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Cassini sheds light on cosmic particle accelerators

Cassini sheds light on cosmic particle accelerators

18 February 2013

During a chance encounter with an unusually strong blast of solar wind arriving at Saturn, the international Cassini spacecraft detected particles being accelerated to ultra-high energies, similar to the acceleration that takes place around supernova explosions.

Cassini at Saturn's bow shock. Credit: ESA

Shock waves are commonplace in the Universe, for example in the aftermath of a stellar explosion as debris accelerates outwards in a supernova remnant, or when the flow of particles from the Sun – the solar wind – impinges on the magnetic field of a planet to form a bow shock.

Under certain magnetic field orientations and depending on the strength of the shock, particles can be accelerated to close to the speed of light at these boundaries. Indeed, very strong shocks at young supernova remnants are known to boost electrons to ultra-relativistic energies, and may be the dominant source of cosmic rays, high-energy particles that pervade our Galaxy.

Space telescopes reveal evidence for accelerated electrons at supernova remnant shocks as X-ray emission, but these observations are made at great distances and thus the orientation of the local magnetic field can only be poorly measured at best. Without this crucial information, it is difficult to gain a full understanding of the shock acceleration process.

Scientists want to understand how the acceleration of electrons in very strong shocks with large 'Mach numbers' depends on the angle between the magnetic field and a vector at right angles to the shock front. In particular, they are interested in what happens in a 'quasi-parallel' shock, where the field and vector are almost aligned, as may be found in supernova remnants.

Magnetic fields. Credit: ESA

Shocks in the solar wind in the Solar System are much more accessible and can be studied in greater detail. To date, however, particle acceleration has only been seen in 'quasi-perpendicular' shocks, where the magnetic field and shock vector are almost perpendicular.

But this new study by Cassini describes the first detection of significant acceleration of electrons in a quasi-parallel shock at Saturn, coinciding with what may be the strongest shock ever encountered at the ringed planet.

"Cassini has crossed Saturn's bow shock hundreds of times, recording typical Alfvén Mach numbers of around 12. But during one particular crossing in early 2007, we measured a value of ~100, during which time the shock was quasi-parallel," describes Adam Masters of the Institute of Space and Astronautical Science, Japan, and lead author of the paper reporting the results in Nature Physics.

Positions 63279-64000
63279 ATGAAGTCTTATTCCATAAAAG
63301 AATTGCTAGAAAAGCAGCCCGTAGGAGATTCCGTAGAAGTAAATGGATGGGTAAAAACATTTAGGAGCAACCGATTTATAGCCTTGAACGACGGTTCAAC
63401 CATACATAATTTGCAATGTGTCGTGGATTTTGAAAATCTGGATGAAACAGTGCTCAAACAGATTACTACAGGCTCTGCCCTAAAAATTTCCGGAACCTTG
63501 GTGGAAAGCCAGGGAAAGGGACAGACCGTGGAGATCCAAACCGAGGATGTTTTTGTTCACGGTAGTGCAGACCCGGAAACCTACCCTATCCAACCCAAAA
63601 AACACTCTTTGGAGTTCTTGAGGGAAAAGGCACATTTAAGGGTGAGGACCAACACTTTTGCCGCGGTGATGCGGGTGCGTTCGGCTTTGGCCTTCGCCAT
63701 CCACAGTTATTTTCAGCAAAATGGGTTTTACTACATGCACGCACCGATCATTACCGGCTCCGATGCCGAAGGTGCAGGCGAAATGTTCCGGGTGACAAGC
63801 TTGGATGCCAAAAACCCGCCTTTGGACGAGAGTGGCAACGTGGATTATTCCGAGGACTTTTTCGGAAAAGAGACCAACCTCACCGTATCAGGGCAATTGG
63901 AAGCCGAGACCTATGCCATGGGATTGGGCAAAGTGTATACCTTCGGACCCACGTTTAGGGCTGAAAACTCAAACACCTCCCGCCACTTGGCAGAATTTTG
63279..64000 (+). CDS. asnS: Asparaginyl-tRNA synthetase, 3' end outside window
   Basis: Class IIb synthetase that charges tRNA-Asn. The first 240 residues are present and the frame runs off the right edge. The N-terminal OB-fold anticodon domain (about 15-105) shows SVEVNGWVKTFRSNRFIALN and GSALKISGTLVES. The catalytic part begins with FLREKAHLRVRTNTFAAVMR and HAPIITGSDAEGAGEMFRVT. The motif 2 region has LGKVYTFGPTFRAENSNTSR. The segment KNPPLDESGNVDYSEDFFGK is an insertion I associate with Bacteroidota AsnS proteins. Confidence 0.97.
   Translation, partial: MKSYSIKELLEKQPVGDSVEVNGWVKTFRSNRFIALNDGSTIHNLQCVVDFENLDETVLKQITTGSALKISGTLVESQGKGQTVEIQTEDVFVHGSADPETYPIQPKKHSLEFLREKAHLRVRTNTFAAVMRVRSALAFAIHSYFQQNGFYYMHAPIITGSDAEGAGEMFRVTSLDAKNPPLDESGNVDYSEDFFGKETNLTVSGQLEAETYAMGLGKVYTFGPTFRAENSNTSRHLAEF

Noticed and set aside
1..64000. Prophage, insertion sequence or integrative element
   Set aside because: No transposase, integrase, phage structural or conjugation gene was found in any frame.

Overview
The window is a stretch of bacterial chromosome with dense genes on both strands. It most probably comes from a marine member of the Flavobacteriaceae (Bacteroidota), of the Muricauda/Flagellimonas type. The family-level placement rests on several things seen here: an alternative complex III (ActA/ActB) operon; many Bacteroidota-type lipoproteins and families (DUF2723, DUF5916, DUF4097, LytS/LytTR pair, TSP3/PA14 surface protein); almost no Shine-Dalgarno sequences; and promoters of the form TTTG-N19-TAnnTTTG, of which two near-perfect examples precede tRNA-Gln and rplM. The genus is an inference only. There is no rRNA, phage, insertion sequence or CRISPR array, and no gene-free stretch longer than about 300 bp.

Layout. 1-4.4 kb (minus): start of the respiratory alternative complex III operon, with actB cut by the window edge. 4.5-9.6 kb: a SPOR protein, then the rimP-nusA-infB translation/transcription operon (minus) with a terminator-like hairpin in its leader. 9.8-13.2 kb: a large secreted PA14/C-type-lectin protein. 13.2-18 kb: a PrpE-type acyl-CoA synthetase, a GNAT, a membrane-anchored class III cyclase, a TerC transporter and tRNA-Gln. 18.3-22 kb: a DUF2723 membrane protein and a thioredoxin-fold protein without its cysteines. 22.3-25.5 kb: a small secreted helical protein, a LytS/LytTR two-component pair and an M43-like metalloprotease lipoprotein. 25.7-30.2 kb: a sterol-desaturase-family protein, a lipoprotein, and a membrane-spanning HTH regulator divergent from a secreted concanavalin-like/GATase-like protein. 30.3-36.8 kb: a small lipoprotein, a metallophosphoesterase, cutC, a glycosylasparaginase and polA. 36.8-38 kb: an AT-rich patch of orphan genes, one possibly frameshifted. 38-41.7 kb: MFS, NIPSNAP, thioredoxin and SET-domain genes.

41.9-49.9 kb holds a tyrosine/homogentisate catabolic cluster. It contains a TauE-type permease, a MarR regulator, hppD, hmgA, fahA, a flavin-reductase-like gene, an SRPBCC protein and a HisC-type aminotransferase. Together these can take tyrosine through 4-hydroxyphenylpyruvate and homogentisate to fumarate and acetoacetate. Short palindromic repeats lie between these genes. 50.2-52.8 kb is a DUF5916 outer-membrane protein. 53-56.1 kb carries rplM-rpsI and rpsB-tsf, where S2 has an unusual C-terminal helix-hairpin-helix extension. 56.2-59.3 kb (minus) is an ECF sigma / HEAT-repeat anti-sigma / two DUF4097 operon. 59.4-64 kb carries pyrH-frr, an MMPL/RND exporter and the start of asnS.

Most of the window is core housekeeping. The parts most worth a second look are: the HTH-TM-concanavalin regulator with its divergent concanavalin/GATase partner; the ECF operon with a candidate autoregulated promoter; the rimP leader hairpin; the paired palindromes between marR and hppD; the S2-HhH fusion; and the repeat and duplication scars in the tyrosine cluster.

The findings confirm that, at high Mach numbers like those of the shocks surrounding supernova remnants, quasi-parallel shocks can become considerably more effective electron accelerators than previously thought. This result sheds new light on the complex process of cosmic particle acceleration.

"Cassini has essentially given us the capability of studying the nature of a supernova shock in situ in our own Solar System, bridging the gap to distant high-energy astrophysical phenomena that are usually only studied remotely," adds Dr Masters.

"The Cassini observations have given us a glimpse of a process never before seen directly, providing new information on how high-energy particles, like cosmic rays, are accelerated to such high velocities by magnetic fields throughout the Universe," says Nicolas Altobelli, ESA's Cassini project scientist.

Notes for Editors

"Electron acceleration to relativistic energies at a strong quasi-parallel shock wave" by A. Masters et al. is published in Nature Physics, 17 February 2013.

The electron observations were carried out using the Electron Spectrometer of the Cassini Plasma Spectrometer, and the Low-Energy Magnetospheric Measurements System of the Cassini Magnetospheric Imaging Instrument. The high Alfvén Mach number of MA ~ 100 was measured on 3 February 2007.

The Cassini–Huygens mission is a cooperative project of NASA, ESA and ASI, the Italian space agency. NASA's Jet Propulsion Laboratory, a division of the California Institute of Technology in Pasadena, manages the mission for NASA's Science Mission Directorate, Washington.

(This article was originally posted on ESA's Space Science Portal.)

Last Update: 1 September 2019
23-Jun-2024 23:52 UT

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